When electrons are transferred from one element's atoms to another element's atoms, positive and negative ions are produced, resulting in the closest noble gas configuration (octet rule). An electrostatic force of attraction exists between positively charged cation and negatively charged anion due to the production of charged ions, resulting in the establishment of an ionic bond. Electrovalent bonds are another name for them. These bonds are non-directional because they are produced by the transfer of electrons. So, the most polar bonds are the ionic bonds as the difference in the electronegativity values between atoms is huge.

For example;

NaNa++e-

Cl+e-Cl-

Na++Cl-NaCl

Factors Affecting the Bond Polarity

The following are the factors which affect the polarity of bonds between atoms/molecules:

  • The relative electronegativity of the atoms or molecules that take part in the formation of a bond. The more the electronegativity difference between atoms more will be the bond polarity.
  • The spatial arrangement of the different bonds that exist in the molecule. The electrons which are shared also experience force from the other pair of electrons which can be bonded or non-bonded. Due to this bond polarity is different between the same atoms that are present in different molecules. Example: Bond polarity of the N-H bond in an ammonia molecule and in methyl amine molecule is different. This happens due to the different spatial arrangements of different bonds in the molecule.

Practice Problems

Question: Which of the following compounds has the greatest degree of polarity?

  1. HBr
  2. HI
  3. HCl
  4. HF

Answer: (D)

Solution:

Polarity is defined as the difference in electronegativity between two covalently bonded atoms. HF is the most polar molecule due to the significant difference in electronegativity values between the H and F atoms. As fluorine atom is the most electronegative atom if compared with chlorine, bromine and iodine. As a result, option D is the correct answer.

Question: Which of the following compounds is non-polar?

  1. HBr
  2. PF3Cl2
  3. C6H6
  4. CH3OH

Answer: (C)

Solution:

The Lewis structure of benzene is C6H6 looks like this:

The net dipole moment of the benzene molecule is zero. So, it is a non-polar molecule.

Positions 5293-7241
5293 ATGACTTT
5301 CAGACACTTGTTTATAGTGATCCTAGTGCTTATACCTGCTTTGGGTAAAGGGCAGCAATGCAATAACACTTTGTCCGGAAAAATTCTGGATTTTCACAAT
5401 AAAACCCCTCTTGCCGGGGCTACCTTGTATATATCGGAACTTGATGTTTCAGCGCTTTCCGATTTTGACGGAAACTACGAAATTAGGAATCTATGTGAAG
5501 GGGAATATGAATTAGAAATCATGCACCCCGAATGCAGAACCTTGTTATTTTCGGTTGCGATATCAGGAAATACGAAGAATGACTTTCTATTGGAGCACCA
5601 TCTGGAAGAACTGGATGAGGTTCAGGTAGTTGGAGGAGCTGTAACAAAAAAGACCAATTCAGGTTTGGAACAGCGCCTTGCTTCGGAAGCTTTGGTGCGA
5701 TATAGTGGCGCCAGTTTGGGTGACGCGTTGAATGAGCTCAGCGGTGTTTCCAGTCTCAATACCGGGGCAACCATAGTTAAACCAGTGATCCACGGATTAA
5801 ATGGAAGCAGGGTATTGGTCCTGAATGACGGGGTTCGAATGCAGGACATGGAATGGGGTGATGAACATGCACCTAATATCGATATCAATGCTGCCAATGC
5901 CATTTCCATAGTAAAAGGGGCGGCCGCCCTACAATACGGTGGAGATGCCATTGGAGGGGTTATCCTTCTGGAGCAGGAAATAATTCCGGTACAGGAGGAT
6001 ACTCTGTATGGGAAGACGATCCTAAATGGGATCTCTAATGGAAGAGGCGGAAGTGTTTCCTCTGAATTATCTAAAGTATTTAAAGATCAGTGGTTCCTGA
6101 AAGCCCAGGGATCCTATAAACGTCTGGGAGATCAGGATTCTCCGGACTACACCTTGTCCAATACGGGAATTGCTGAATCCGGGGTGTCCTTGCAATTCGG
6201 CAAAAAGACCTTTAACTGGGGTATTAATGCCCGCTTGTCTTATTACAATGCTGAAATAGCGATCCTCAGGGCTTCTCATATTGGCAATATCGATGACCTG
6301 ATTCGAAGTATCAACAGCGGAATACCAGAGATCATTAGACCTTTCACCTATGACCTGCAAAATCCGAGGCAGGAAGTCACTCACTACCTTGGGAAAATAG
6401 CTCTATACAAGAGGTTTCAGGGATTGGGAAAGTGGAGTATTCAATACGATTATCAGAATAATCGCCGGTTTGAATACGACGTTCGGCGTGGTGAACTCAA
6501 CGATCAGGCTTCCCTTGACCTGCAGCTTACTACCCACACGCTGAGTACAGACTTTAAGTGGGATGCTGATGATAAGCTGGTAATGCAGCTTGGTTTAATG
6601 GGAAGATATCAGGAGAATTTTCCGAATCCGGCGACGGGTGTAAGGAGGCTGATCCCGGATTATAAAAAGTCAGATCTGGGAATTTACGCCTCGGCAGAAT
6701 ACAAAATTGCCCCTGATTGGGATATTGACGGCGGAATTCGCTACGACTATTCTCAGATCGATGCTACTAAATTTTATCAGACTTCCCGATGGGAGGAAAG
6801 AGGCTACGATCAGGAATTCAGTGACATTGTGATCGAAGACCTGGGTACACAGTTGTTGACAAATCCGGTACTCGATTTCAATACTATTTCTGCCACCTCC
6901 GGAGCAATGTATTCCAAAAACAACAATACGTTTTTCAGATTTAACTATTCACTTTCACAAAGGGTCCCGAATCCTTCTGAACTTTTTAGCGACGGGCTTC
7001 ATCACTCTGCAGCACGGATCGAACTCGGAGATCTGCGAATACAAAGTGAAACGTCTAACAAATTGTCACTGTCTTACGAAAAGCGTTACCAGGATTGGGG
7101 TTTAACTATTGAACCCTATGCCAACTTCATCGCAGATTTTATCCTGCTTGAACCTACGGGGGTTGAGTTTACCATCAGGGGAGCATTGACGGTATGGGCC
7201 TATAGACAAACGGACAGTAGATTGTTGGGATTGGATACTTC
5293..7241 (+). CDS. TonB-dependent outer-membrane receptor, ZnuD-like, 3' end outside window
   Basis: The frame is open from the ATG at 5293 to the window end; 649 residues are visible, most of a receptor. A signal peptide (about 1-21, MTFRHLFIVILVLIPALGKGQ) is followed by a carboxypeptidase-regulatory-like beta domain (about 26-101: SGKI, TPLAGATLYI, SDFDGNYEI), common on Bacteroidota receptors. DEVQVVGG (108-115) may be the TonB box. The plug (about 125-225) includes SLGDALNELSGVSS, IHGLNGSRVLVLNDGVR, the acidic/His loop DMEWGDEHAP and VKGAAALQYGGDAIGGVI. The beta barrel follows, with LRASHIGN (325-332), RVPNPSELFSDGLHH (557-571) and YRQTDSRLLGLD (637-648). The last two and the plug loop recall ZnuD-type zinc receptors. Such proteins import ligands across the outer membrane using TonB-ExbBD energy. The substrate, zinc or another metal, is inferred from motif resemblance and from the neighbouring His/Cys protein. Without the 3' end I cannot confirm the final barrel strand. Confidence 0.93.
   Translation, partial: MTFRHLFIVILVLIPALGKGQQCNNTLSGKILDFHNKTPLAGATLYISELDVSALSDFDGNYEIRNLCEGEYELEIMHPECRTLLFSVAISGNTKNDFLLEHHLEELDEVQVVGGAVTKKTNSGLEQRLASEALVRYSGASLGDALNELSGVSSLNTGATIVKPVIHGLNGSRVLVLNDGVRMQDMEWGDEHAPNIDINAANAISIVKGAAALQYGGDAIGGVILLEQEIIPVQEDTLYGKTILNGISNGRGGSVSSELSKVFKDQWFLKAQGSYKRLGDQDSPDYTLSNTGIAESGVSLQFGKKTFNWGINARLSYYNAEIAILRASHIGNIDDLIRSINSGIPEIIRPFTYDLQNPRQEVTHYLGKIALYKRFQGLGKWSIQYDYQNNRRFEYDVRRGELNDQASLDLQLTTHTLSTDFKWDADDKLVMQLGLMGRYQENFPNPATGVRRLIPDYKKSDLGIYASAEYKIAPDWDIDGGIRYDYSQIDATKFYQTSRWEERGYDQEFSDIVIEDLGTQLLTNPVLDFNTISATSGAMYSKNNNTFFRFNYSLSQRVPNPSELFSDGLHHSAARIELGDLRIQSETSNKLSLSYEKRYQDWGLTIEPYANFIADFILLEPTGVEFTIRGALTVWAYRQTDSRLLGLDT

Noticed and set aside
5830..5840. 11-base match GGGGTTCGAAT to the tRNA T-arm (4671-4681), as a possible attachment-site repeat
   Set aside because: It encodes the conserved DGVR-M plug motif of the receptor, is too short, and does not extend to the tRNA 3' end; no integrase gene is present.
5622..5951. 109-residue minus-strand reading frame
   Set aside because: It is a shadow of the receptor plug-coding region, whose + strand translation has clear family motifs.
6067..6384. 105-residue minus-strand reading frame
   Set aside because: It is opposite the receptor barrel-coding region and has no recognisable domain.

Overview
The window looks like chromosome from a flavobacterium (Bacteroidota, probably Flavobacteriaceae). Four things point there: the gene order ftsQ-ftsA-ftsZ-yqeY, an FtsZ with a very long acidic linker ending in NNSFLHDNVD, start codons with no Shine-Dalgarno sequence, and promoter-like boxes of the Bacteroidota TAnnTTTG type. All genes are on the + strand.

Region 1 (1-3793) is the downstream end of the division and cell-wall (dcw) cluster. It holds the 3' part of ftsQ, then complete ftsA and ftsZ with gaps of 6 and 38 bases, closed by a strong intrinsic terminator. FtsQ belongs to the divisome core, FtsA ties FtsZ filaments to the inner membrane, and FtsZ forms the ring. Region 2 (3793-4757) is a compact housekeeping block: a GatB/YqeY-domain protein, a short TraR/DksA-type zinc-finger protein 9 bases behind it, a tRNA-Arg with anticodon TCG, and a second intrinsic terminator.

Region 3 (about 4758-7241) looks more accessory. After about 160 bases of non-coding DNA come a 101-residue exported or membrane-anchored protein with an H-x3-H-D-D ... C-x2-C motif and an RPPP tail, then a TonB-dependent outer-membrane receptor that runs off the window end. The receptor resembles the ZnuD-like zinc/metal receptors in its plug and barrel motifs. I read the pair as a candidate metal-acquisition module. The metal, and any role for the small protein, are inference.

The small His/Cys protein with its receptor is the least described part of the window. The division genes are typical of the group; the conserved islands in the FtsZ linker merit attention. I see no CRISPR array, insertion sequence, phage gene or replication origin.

So, option C is the correct answer.

Question: On the Pauling scale, the electronegativity values of A, B and C are 2, 3 and 4 respectively. Out of two compounds A—B and A—C, which one is more polar?

Answer:

The electronegativity difference between A—B is 1 and the electronegativity difference between between A—C is 2. The electronegativity difference value is more in A—C compound. So, A—C is more polar than A—B.

Frequently Asked Questions - FAQs

Question: Can a compound have both polar and nonpolar covalent bonds?
Answer:
In H2O2, electronegativity difference between O and H atom is 1.4, so the O – H bond is polar whereas the electronegativity difference between O and O bond is zero, so the O – O bond is nonpolar. So, H2O2 molecule

Question: What is electronegativity?
Answer:
Electronegativity is the tendency of an atom in a molecule to attract the shared pair of electrons towards itself. The electron cloud is more towards the more electronegative atom in a diatomic molecule.

Question: What effect does polarity have on solubility?
Answer:
Similar polarity substances are usually soluble in one another ("like dissolves like"). Polar and ionic chemicals are more soluble in polar solvents, while non-polar substances are more soluble in non-polar solvents.

Question: What causes polarity to produce?
Answer:
In practice, rather than being calculated, the polarity of a bond is frequently assumed. With increasing electronegativity differences between the atoms which are bonded, bond polarity and ionic character rise. So, the major reason for a bond to attain polarity is the electronegativity difference between the atoms which are bonded.

Question: Which bonds are the most polar?
Answer:
Ionic bonds are most polarised because electrons are transferred rather than shared. So, ionic bonds are the most polar bonds among all the types of bonds.